thanks to health reform.
Historic new guidelines that will ensure women receive preventive health services at no additional cost were announced today by the U.S. Department of Health and Human Services (HHS). Developed by the independent Institute of Medicine, the new guidelines require new health insurance plans to cover women’s preventive services such as well-woman visits, breastfeeding support, domestic violence screening, and contraception without charging a co-payment, co-insurance or a deductible.Now, the contraceptive methods covered do not include the morning-after pill, but all forms of FDA approved contraceptive methods, sterilization procedures, and patient education and counseling - basically what most health plans cover already, but without a copay. As you can see, of course, it wasn't just about contraception. Just a few other areas it covered are:
These are in addition to previous guidelines announced on what insurance companies must cover under preventive care, including regular mammograms and cancer screening. Investment in preventive care is critical both for healthy living of our people and to control the cost of health care. It wasn't just historic in terms of unprecedented focus on wellness and preventive care, but also, as it turns out, the first ever set of preventive health care regulations focused exclusively on women.
- well-woman visits;
- screening for gestational diabetes;
- human papillomavirus (HPV) DNA testing for women 30 years and older;
- sexually-transmitted infection counseling;
- human immunodeficiency virus (HIV) screening and counseling;
- FDA-approved contraception methods and contraceptive counseling;
- breastfeeding support, supplies, and counseling; and
- domestic violence screening and counseling.
[T]he HHS directed the independent Institute of Medicine to, for the first time ever, conduct a scientific review and provide recommendations on specific preventive measures that meet women’s unique health needs and help keep women healthy.You know something? I, for one, will never forget the loud screeching noise coming from the Purity Left during the health reform debate about how Obama was throwing women's health and reproductive rights under the bus by issuing an executive order to ... well, to enforce the law as is with respect to the Hyde Amendment (the law which bans federal funding of abortions). I will never forget how we heard about the President "capitulating" on reproductive health. All because the President held to the line that the health reform debate was not the place to solve the issues of abortion, and that on that, current law would be left as is.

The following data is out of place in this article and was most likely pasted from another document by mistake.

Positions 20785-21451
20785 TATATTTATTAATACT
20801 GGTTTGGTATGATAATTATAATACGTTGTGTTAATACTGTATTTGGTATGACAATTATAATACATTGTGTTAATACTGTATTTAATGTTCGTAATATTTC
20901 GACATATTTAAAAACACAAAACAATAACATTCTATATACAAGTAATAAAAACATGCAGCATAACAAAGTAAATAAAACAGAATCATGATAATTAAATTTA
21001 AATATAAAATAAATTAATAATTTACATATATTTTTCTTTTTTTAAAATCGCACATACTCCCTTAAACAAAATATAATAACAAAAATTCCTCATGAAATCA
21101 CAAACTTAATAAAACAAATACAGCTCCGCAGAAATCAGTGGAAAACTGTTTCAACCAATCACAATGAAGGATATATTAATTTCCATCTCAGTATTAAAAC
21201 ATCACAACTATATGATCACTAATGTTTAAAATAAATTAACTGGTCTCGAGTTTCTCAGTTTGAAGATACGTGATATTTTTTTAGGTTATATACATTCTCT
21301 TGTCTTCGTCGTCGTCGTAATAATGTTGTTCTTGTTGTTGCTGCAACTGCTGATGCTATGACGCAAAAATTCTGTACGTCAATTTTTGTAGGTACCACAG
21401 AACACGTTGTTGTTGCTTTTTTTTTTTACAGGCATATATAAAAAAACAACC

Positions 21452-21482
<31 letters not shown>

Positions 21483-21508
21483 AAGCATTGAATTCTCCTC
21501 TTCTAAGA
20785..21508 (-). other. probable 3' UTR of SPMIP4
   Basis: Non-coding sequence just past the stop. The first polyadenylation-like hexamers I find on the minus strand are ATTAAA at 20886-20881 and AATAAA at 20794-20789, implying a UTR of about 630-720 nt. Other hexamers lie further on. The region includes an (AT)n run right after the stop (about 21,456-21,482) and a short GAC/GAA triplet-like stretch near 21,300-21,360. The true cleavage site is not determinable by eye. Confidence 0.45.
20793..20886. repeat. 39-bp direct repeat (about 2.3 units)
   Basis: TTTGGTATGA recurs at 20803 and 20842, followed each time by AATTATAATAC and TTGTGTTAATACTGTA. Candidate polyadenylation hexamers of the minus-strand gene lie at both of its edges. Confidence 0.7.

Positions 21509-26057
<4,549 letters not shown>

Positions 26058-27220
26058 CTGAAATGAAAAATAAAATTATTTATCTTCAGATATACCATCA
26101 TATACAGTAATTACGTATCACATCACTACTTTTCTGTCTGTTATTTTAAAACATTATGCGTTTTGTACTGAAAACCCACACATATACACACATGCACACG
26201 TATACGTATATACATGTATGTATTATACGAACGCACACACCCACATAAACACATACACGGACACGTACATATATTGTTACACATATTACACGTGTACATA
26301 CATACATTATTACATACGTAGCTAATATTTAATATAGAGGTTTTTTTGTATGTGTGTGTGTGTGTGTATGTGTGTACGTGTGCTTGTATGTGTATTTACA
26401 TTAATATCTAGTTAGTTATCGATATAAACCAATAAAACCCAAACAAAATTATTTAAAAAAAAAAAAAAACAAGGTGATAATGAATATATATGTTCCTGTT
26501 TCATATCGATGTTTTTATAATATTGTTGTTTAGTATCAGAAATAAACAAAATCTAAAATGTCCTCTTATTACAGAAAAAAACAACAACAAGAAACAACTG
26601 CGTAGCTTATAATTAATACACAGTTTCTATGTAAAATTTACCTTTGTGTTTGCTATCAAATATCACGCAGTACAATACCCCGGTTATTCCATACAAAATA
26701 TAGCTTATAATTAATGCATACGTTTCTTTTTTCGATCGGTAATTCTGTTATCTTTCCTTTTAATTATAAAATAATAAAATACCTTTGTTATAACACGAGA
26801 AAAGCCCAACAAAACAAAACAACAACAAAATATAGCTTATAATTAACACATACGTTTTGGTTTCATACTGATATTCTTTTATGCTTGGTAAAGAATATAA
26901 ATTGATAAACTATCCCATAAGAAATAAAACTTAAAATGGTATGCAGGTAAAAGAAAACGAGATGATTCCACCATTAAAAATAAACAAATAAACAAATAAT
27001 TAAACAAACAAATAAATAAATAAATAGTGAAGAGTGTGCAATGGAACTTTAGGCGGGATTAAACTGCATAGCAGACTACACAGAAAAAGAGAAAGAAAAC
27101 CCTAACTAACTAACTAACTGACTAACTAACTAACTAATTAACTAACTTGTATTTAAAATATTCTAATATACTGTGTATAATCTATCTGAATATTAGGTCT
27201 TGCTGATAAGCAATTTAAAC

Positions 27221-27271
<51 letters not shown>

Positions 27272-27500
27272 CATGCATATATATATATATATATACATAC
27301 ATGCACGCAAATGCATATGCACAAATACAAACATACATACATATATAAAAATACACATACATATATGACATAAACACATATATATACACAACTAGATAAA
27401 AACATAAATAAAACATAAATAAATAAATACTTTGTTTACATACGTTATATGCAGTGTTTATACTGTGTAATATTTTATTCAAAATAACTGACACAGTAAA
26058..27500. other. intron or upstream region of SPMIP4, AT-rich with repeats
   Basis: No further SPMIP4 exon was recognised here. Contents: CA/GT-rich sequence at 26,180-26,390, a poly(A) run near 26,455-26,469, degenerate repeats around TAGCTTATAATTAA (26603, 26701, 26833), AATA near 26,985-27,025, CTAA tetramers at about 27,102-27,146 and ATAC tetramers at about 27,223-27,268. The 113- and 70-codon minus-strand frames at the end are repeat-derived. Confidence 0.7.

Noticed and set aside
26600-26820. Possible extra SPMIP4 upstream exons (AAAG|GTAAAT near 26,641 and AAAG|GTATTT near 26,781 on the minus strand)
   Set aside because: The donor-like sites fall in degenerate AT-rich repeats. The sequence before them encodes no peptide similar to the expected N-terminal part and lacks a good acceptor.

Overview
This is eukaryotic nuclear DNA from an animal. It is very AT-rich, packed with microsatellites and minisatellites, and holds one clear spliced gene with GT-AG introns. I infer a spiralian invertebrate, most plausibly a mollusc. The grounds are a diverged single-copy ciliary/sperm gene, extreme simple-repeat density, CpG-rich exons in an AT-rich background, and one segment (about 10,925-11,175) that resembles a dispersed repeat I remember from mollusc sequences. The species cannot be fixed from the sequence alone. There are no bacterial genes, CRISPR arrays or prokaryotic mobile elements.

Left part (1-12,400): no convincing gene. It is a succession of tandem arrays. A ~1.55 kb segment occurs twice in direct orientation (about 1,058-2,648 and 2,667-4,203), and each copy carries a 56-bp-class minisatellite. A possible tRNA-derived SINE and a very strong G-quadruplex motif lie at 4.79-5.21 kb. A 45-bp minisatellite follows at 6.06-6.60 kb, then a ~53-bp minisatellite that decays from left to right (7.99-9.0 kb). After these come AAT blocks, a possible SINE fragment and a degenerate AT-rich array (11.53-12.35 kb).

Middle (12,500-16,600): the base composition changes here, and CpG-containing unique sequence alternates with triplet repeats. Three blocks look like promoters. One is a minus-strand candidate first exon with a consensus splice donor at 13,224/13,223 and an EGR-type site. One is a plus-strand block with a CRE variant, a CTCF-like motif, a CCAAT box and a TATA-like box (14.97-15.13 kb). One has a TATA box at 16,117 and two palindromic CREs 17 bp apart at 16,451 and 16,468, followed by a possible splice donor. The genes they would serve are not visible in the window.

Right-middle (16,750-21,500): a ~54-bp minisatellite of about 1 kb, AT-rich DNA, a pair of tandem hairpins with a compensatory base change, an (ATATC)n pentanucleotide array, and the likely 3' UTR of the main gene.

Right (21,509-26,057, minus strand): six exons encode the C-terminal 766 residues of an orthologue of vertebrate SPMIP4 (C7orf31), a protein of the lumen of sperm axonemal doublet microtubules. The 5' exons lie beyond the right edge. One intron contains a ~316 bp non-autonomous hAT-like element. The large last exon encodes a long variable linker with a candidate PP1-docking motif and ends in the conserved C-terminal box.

As they say, however, the proof is in the pudding. The Obama administration has consistently worked on improving women's health and securing women's access to health care, including reproductive care. From lifting the global gag rule to eliminating funding for abstinence-only programs and providing funding for evidence-based sex education to lifting the DC ban on abortions to providing additional funding for Title X family planning to making the morning-after pill available over the counter to young women to banning gender discrimination in health insurance to now making sure women get the proper preventive care they deserve. The White House outlines here the other ACA benefits for women:
And while we are on women's issues, let's understand something - women's rights are human rights as Hillary Clinton said, and women's issues are all of our issues. And so let's not forget the Lily Ledbetter Fair Pay Act, the very first law the President signed, or the two stellar women he appointed to the Supreme Court. As far as records go, this President's record on women, so far as I can tell, has been stellar.
- In 2014, the new law makes it illegal for insurance companies to deny any woman coverage because of a pre-existing condition or charge more because of health status or gender.
- Up to 15 million women who now are uninsured could gain subsidized coverage under the law and 14.5 million insured women will benefit from provisions that improve coverage or reduce premiums.
- Access to care is also expanded, including guaranteeing choice of a primary care provider within a plan’s network, including OB-GYNs and pediatricians.
This, my friends, is called getting things done. This is called making progress. Progress is not now, and has never been about podium pounding and making a whole lot of whining and screaming. It has always been about doing something that improves the lives of real people. That is what the Obama administration is doing here, and that is what they have done since day one.